The Human Rights Institute of Canada fonds contains the records of the Human Rights Institute of Canada and its founder and president, Marguerite Ritchie. The Human Rights Institute of Canada is an independent, not for profit, non-partisan research group which conducts and promotes research into issues that impede equality for Canadians, as per the United Nations’ Universal Declaration of Human Rights, with a specific focus on women’s equality. This Institute was founded by Ottawa based lawyer, Marguerite Ritchie, a former lawyer for the Department of Justice and Vice-Chair of the Anti-Dumping Tribunal. The fundamental premise of the Institute was to provide expert legal research to the Canadian people in the same way that the Department of Justice gives legal advice to the Government of Canada. As founder and President, Marguerite Ritchie set the tone for the Institute and this fonds also contains her papers from before she founded the Human Rights Institute of Canada.
The materials in this fonds date from 1934 to 2013. Materials from the Human Rights Institute of Canada are from 1973 to 2013, while legal research materials date back to the 1700s. The fonds pertains predominately to Canada, with some research on the United States of America (USA), Europe, the Soviet Union (USSR), the Middle East, and Africa. With the exception of United Nations conferences and research on Israel, most of the research on other nations and regions is for a point of comparison for rights, equality, and politics.
The fonds contains three types of materials: those of Marguerite Ritchie from her personal life and career before she founded the Human Rights Institute of Canada, those relating to the functioning of the institute, such as administrative records, and those relating to the work of the Institute produced mainly by President Marguerite Ritchie. Documents from the work of the Human Rights Institute of Canada is the largest portion of the fonds. Materials produced by the Institute were generated mostly by the projects it was involved with, including tracking issues over the course of years and its efforts to publicise its research in the media and the government. This fonds does not contain working papers of volunteers. Function based Institute records document the Human Rights Institute of Canada’s founding, its procedures, funding, support, and organisation. Materials of founder Marguerite Ritchie contain research from her work at the Department of Justice and the Anti-Dumping Tribunal, Anti-Dumping Tribunal procedures, her personal experiences facing sexism and gender discrimination while working for the federal government. It also includes her personal research on women’s issues which she began while working for the Department of Justice and which became a life-long passion.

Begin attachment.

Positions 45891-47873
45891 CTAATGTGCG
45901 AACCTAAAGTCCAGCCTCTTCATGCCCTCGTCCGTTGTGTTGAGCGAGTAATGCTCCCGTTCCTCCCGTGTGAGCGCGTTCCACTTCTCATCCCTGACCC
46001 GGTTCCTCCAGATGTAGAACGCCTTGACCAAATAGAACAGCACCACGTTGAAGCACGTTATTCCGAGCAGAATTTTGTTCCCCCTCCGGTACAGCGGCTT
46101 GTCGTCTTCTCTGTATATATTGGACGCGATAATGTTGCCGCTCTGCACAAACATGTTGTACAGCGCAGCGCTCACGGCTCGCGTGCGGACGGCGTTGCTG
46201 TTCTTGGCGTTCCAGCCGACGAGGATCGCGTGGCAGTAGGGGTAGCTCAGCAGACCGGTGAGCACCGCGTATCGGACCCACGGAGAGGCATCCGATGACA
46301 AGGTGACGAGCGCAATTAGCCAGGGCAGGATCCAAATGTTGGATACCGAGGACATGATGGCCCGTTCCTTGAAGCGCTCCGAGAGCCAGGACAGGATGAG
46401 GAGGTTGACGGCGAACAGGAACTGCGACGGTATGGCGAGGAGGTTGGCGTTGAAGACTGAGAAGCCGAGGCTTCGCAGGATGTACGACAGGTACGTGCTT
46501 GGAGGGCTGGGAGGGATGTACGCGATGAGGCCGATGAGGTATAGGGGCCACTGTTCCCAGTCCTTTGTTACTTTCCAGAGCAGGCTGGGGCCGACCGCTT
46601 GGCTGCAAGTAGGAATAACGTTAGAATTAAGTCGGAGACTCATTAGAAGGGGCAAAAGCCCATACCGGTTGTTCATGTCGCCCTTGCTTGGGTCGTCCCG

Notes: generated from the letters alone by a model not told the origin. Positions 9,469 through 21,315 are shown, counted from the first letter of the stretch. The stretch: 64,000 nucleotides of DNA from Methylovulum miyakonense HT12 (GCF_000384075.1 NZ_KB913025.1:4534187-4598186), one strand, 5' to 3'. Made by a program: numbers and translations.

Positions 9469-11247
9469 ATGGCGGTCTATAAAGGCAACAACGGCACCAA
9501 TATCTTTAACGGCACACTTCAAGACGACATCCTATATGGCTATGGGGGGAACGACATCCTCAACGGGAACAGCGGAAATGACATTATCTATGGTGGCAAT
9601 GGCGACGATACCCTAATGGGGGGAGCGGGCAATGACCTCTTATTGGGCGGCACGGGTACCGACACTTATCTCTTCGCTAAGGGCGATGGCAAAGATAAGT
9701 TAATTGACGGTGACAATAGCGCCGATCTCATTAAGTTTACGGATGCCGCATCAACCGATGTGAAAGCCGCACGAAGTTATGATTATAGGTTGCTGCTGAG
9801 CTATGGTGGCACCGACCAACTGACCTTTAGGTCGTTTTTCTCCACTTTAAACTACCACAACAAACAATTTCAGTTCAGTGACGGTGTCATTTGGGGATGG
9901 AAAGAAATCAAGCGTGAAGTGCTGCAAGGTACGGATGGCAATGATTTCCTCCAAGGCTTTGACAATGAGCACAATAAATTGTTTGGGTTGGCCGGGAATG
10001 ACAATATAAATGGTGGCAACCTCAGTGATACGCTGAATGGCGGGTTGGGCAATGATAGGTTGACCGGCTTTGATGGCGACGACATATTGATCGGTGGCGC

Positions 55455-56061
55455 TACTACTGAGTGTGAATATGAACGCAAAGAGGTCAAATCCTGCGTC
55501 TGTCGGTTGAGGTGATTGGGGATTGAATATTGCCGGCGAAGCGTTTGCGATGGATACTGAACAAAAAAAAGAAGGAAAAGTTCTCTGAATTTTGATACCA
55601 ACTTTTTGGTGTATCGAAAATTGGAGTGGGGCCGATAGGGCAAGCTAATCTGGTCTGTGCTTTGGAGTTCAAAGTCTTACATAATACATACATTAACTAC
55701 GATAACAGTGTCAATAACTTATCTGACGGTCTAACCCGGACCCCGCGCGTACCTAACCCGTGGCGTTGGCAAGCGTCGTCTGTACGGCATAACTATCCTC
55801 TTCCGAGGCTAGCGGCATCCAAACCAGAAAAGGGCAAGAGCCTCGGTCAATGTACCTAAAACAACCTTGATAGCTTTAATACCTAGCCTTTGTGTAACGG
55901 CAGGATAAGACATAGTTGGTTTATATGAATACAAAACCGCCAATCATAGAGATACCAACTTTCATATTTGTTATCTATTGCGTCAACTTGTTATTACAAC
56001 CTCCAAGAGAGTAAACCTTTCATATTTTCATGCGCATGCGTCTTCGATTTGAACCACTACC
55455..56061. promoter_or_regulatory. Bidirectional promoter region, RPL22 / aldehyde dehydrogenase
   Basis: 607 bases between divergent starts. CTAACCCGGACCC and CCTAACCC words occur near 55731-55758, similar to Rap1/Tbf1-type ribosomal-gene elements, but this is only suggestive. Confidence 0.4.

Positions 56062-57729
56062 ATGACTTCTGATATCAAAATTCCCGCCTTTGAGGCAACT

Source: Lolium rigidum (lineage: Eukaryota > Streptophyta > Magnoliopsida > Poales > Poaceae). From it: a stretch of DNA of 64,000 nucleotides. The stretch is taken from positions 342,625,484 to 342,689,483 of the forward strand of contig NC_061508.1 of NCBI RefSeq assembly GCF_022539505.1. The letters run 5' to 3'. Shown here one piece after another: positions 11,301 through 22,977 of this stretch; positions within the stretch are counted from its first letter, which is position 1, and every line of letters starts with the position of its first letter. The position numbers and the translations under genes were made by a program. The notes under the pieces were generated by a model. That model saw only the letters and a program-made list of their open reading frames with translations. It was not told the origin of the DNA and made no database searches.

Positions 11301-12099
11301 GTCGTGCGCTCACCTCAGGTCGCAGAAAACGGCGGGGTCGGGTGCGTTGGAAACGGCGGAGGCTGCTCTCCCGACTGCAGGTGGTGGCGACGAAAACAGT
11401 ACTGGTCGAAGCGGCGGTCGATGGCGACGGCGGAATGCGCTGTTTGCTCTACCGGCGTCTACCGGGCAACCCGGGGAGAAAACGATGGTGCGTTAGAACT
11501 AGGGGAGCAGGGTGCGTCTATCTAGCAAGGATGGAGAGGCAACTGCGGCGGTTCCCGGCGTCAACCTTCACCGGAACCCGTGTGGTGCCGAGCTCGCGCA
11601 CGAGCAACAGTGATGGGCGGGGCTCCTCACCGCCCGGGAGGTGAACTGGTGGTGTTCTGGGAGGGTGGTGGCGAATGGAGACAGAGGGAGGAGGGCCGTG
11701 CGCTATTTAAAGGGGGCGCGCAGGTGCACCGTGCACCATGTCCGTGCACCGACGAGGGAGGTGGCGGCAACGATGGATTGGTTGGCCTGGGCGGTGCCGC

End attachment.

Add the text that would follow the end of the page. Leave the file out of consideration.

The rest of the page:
The Human Rights Institute of Canada addresses issues of women’s equality, human rights, the United Nations and international law, Canadian laws and equality, the functioning of government, equality in the justice system, the relationship between the federal governments and the provinces, and funding and support for the Institute. Major projects the Institute worked on to address these issues include Persons Case II, Senate reform, the Meech Lake Accord and Charlottetown Accord, status equality for aboriginal women, the Expropriation of Nanoose Bay, the Royal Commission on Aboriginal Peoples and the high arctic relocations, the Royal Commission on the Status of Women and following the development of the status of women, Quebec separatism, and the Official Languages Act and bilingualism. The most common document types are newspaper clippings, memorandum, correspondence, press releases, reports, legislation, House of Commons and Senate debates, committee minutes and proceedings from Parliament, promotional materials, and government publications. Newspaper clippings are mostly annotated with citations and marginalia. The fonds also contains a significant number of Dialogue magazines; Marguerite Ritchie was a long time contributor to this magazine, which publishes reader contributed articles on political and social issues from a variety of perspectives.